|Lion King, The (Platinum Edition)|
|Written by Abbie Bernstein|
|Tuesday, 07 October 2003|
“The Lion King,” Disney’s African continent-sized 1994 traditional animation hit, has made its way into the pantheon of legend, with good reason. The screenplay by Irene Mecchi, Jonathan Roberts and Linda Woolverton uses classic mythic structure – young prince in exile finds his courage and returns home to save the kingdom and reclaim his birthright – as the framework for a classic Disney-style animal drama musical, with anthropomorphic lions, warthogs, hyenas, birds, etc. taking all the roles.
For anybody who has somehow missed it (this would be people who have no children under the age of 18), here’s the story in brief: Good King Mufasa (voiced by James Earl Jones) rules the verdant Pride Lands, knowing that some day his little son Simba (voiced by Jonathan Taylor Thomas) will succeed him. Mufasa’s jealous brother Scar (voiced by Jeremy Irons in what sounds a lot like an homage to “Jungle Book’s” snooty tiger villain Shere Khan) engineers Mufasa’s death and makes Simba believe he is responsible. Simba runs away and is taken in by fellow outcasts Timon (voiced by Nathan Lane), a chatty meerkat, and Pumbaa (voiced by Ernie Sabella), a flatulent warthog. Simba grows to man – er – manehood (now voiced by Matthew Broderick) under their carefree tutelage, only to go through a crisis of conscience and eventually face his demons and his Uncle Scar when he learns that the Pride Lands are withering under Scar’s dictatorship.
The song score by Sir Elton John and Sir Tim Rice has become as famous as every other aspect of “The Lion King.” While the ballad “Can You Feel the Love Tonight?” got the lion’s share of attention, it’s the opening anthem “Circle of Life” that is truly spine-tingling. The new digital DVD transfer does it full justice, with a rightly-touted new “enhanced home theater mix” putting forth a layered musical soundstage from the start of Chapter 1, which handles the delicate pastels of Mt. Kilomanjaro and the bright primaries of the presentation ceremony on Pride Rock with equal precision. The DVD comes with both the original theatrical version and a new version (the latter is the default if you hit “play”) – the difference between the two is the inclusion of the song “The Morning Report,” delivered by Mufasa’s toucan assistant Zazu in Chapter 3 with pun-filled flair (the song was originally introduced in the stage musical version of “Lion King,” which is in turn based on the film, speaking of circles).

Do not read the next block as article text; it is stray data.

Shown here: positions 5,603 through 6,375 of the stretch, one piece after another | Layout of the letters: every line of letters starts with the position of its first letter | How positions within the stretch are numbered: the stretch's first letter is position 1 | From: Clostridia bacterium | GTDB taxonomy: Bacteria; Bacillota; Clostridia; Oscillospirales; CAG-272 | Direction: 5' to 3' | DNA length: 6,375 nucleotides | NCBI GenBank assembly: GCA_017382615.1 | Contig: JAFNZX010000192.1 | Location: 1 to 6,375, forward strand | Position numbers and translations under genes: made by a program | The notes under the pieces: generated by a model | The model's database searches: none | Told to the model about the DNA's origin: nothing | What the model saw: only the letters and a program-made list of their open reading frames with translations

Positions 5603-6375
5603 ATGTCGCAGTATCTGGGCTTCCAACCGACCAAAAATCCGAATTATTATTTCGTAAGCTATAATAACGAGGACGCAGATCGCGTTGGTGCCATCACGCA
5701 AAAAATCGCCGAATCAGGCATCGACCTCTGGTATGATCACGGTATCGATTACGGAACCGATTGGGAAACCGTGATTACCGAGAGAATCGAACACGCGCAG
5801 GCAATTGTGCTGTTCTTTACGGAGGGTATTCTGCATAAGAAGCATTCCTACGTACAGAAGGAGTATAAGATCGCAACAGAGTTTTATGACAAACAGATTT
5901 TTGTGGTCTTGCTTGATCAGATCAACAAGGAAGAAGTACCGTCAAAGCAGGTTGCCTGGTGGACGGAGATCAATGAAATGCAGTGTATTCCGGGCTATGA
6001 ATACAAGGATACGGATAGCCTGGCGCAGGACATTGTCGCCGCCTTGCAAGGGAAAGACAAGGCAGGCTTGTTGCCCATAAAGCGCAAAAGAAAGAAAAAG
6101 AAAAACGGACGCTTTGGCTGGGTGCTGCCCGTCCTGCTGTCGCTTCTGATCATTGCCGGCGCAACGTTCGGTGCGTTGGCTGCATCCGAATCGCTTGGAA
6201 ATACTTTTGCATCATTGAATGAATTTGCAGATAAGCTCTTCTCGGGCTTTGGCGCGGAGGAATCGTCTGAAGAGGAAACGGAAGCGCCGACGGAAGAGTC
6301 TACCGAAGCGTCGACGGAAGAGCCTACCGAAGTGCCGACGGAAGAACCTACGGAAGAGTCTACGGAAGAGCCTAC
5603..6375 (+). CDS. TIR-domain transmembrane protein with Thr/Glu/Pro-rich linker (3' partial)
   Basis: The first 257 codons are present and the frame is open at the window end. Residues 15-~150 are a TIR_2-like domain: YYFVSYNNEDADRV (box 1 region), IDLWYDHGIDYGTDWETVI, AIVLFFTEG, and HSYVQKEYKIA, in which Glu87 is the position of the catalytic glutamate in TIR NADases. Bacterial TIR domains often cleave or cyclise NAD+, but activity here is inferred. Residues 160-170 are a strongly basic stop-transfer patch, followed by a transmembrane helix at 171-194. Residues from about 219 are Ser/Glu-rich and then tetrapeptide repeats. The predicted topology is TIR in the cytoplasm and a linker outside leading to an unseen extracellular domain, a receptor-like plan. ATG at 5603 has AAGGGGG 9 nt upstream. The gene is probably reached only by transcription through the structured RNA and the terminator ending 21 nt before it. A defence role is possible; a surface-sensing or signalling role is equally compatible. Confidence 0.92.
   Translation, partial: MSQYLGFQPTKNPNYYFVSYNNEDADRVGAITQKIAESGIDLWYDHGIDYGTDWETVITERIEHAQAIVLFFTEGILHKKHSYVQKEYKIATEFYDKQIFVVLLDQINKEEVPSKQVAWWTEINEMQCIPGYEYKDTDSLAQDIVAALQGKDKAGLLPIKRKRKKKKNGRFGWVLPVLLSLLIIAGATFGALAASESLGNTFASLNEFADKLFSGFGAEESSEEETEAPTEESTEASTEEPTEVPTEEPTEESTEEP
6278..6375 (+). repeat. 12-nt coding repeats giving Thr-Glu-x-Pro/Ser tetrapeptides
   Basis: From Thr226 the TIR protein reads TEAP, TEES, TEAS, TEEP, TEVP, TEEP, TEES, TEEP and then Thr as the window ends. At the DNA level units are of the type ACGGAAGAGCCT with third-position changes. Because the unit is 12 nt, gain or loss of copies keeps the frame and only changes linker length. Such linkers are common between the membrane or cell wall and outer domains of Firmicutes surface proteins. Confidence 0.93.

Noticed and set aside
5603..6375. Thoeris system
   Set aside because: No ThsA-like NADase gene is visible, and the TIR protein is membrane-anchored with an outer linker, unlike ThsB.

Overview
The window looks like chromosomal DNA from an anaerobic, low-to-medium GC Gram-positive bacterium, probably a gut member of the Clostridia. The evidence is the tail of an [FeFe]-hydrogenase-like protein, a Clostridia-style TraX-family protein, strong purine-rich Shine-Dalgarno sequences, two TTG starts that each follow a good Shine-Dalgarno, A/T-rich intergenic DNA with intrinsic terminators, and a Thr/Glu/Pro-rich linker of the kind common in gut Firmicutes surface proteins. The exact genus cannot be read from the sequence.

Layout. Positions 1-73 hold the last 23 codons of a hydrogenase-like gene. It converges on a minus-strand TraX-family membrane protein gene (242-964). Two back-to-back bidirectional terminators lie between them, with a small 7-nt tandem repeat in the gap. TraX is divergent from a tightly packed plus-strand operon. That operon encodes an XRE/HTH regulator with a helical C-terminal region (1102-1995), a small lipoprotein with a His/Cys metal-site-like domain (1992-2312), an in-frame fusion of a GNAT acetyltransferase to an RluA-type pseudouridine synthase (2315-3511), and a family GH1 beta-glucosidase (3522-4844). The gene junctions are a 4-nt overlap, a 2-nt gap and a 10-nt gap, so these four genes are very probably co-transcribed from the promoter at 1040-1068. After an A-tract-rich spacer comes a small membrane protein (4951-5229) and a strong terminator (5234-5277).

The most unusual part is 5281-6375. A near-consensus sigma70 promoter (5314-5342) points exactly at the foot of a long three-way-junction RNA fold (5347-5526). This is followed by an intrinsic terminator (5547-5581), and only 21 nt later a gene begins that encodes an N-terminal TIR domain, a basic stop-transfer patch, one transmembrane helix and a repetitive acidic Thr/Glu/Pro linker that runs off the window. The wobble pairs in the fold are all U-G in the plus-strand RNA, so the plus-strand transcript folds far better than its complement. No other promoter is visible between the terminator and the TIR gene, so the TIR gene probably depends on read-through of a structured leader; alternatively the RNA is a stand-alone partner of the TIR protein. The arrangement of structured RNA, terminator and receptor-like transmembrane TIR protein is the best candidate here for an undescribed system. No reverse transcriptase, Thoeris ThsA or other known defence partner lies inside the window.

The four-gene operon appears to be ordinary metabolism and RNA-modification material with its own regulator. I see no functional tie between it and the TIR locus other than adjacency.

Chapter 6 has a floor-shaking rumble as a volcanic hole in the ground shudders, and there are scary discrete hyena yelps in the rears that make us feel that we’re being pursued. Chapter 8 places another atmospheric volcanic eruption in the rears, setting the stage for Scar’s anthem “Be Prepared,” which carries a palette of evil-looking greens and reds in the best tradition of Disney animated menace. Chapter 13 has some fun squelchy sounds in the right main as Pumbaa happily sucks down a slug for supper – the Chapter also has a wonderfully economic rendition of Simba’s transition from cub to lion, done in a few quick cuts during the ultra-happy ode to taking it easy, “Hakuna Matata.” Chapter 19 has the voice of Robert Guillaume’s baboon shaman Rafiki jumping around discretely from speaker to speaker as the primate leaps around the frame, and there’s impressively blended African chanting in the rears during a journey montage in the same chapter.
The two-disc set is packed with a ton of extras (although, curiously, there’s no audio commentary track from directors Roger Allers and Robert Minkoff, though Allers is well-represented in on-camera interviews in the supplements). An especially interesting segment on Disc 2 deals with the stage musical, which showcases director/designer Julie Taymor’s creative way of allowing the actors to use their faces while still giving the impression of an animal aspect.
Any serious collector of animated film needs this DVD; any parent can hardly avoid it. Anyone who just loves good filmmaking will want “The Lion King,” for the simple reason that it is a splendid film, presented beautifully here.